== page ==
How to Add User to Docker Group

How to Add User to Docker Group

By default, Docker Daemon is a root user, and it owns the Unix socket. So, in Linux, unprivileged users can not use Docker directly without sudo user rights and get the “docker: Permission Denied” error. To execute the “docker” command directly without sudo user rights, the user first needs to add the user to the Docker group:

 docker: Permission Denied error

How to Add User to Docker Group?

Docker holds the root privileges, therefore any user that does not have root rights is unable to run the “docker” commands directly. They have to use “sudo” in front of every Docker command. To avoid using “sudo” to run Docker, the user first needs to check if Docker is added to the root group. Then, the user needs to add the unprivileged user to the Docker group. Follow the below demonstration to add the user to the Docker group.

Step 1: Check Docker Permission

Launch the Linux terminal through the “CTRL+ALT+T” shortcut key. Then, use the below command to check if Docker exists in the root group or not. During installation, Docker is automatically added to the root group. But if in case if Docker is not added to the root group, the user needs to add it manually:

grep docker /etc/group

Here, no output shows that Docker is not automatically added to the root group:

grep docker /etc/group

Step 2: Add Docker to the Root User Group

To add the Docker to the root user group, execute the “groupadd docker” command with “sudo” rights:

sudo groupadd docker
sudo groupadd docker

Step 3: View Docker Permissions

Now, again check if Docker is added to the root group and get root permissions:

grep docker /etc/group

Here, now docker is added as a root user, but the current user “hands-on” is still not added to the Docker group:

grep docker /etc/group

Step 4: Add User to Docker Group

To add the non-root user to the Docker group to use the “docker” command without sudo, utilize the “usermod -aG docker <user-name>/$USER” command with “sudo” rights:

sudo usermod -aG docker $USER
sudo usermod -aG docker $USER

Step 5: Verification

After adding the user to the Docker group, again check Docker privileges:

grep docker /etc/group

The output should be “docker:x:<any reference-no>:<user-name>” as shown below:

grep docker /etc/group

Step 6: Make Changes Effective

Now, evaluate the Linux group membership. For this purpose, either close the terminal and relaunch it or the user may need to run the “newgrp docker” command:

newgrp docker
newgrp docker

This operation may require rebooting the system. For this purpose, simply run the “reboot” command:

reboot

Step 7: Run Docker Command

After restarting the system, directly execute the “docker” command without the “sudo” keyword and check if the command is executed or not:

docker run hello-world

For demonstration, we have executed the “docker run” command to execute the demo container. We have effectively executed the “docker” command without the “sudo” user which means we have successfully added the non-root user to the Docker group:

docker run hello-world

Note: Sometimes, while running the “docker” command directly, the user may get a warning “error loading config file:/home/user/.docker/config.json”. This is due to the user executing the “docker” with the “sudo” keyword initially. After adding the user to Docker group, the changes may not be updated in the “~/.docker/” directory. To fix the stated warning, follow the below section.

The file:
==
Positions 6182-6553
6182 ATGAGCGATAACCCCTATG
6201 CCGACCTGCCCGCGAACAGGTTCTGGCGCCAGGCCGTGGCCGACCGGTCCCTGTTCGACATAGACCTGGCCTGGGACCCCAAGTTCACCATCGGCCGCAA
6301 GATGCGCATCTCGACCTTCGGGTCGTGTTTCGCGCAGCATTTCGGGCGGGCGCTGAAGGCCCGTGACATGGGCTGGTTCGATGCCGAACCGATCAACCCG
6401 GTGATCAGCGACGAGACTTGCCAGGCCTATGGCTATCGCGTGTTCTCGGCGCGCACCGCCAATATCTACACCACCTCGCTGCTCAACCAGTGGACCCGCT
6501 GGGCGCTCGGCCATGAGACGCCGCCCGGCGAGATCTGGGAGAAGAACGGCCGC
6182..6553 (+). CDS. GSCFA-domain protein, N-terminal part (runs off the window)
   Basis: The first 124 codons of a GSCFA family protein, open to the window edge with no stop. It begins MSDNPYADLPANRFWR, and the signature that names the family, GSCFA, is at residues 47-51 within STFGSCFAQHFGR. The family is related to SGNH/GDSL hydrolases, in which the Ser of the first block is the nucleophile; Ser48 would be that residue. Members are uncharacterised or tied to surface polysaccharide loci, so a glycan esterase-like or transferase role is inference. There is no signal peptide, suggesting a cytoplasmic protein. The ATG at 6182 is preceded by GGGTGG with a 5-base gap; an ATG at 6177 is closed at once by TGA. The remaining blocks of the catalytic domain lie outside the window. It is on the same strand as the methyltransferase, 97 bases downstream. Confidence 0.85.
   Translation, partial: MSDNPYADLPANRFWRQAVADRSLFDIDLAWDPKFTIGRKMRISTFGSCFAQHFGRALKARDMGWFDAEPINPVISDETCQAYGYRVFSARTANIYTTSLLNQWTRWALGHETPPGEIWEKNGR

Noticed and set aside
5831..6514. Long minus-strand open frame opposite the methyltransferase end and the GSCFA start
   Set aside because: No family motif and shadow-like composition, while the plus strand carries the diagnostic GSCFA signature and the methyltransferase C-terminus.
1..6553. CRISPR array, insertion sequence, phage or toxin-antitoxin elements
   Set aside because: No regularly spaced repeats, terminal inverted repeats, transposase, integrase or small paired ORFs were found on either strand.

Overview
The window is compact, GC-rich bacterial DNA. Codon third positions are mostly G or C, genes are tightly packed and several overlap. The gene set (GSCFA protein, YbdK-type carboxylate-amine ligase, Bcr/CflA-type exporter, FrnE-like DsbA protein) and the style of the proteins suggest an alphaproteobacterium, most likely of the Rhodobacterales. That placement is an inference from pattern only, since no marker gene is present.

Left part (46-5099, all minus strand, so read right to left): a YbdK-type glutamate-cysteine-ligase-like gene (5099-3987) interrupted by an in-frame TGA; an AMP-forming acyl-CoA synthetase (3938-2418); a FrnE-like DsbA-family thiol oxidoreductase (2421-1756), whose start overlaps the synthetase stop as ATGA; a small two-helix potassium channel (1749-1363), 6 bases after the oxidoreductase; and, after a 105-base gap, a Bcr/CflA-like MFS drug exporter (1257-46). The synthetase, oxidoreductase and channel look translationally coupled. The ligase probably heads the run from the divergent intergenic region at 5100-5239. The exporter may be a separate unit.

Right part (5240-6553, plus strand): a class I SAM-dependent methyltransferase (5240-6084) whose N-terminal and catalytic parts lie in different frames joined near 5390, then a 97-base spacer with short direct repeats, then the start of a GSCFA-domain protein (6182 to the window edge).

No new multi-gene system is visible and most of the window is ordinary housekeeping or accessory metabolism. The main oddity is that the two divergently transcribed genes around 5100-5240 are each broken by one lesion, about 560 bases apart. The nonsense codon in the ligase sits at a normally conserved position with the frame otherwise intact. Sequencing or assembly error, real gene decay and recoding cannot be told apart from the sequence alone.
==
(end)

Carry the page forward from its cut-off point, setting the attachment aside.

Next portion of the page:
Bonus Tip: How to Resolve “Error loading config file: /home/user/.docker/config.json –

stat /home/user/.docker/config.json: permission denied” Warning in Docker

To fix the stated warning message in Docker, the user may need to remove the “~/.docker/” directory. On system or docker restart, this directory will be automatically recreated with updated information, or the user needs to update the “~/.docker/” manually. Follow any of the below-given solutions to fix the given issue.

Solution 1: Remove “.docker” Directory

To fix the “Warning: error loading config file….” warning in Docker, remove the “~/.docker/” hidden directory using the “rm -rf” command. This will recursively remove the specified directory:

sudo rm -rf ~/.docker/
sudo rm -rf ~/.docker/

After that, either restart the system or restart the Docker Daemon using the “systemctl” command line utility:

sudo systemctl restart docker
sudo systemctl restart docker

This will fix the stated warning, but the user may also lose some customized settings and need to log in to the Docker registry using the “docker login” command:

docker login

This will ask you to type the login credentials. Type in the credentials and press Enter:

docker login

Solution 2: Change “.docker” Directory Ownership and Permissions

Another possible solution is to manually add the current or not-root user to the “.docker” directory using the below command:

sudo chown "$USER":"$USER" /home/"$USER"/.docker -R
sudo chown "$USER":"$USER" /home/"$USER"/.docker -R

Now, allocate the read and write permissions to the group owner for the specified directory “$HOME/.docker” through the given command:

sudo chmod g+rwx "$HOME/.docker" -R
sudo chmod g+rwx "$HOME/.docker" -R

We have covered the approach to add the non-root user to the Docker group and fix the warning that may occur after adding the user to Docker.

Conclusion

To add the user to the Docker group, first, check if Docker is already added to the root user group. After that, if docker is not added then add it using the “sudo groupadd docker” command. After that, add the non-root user to the Docker group to run the “docker” commands without the “sudo” keyword using the “sudo usermod -aG docker $USER/<user-name>” command. We have also fixed the warning that may occur after adding the user. This write-up has discussed the method to add the user to the Docker group.

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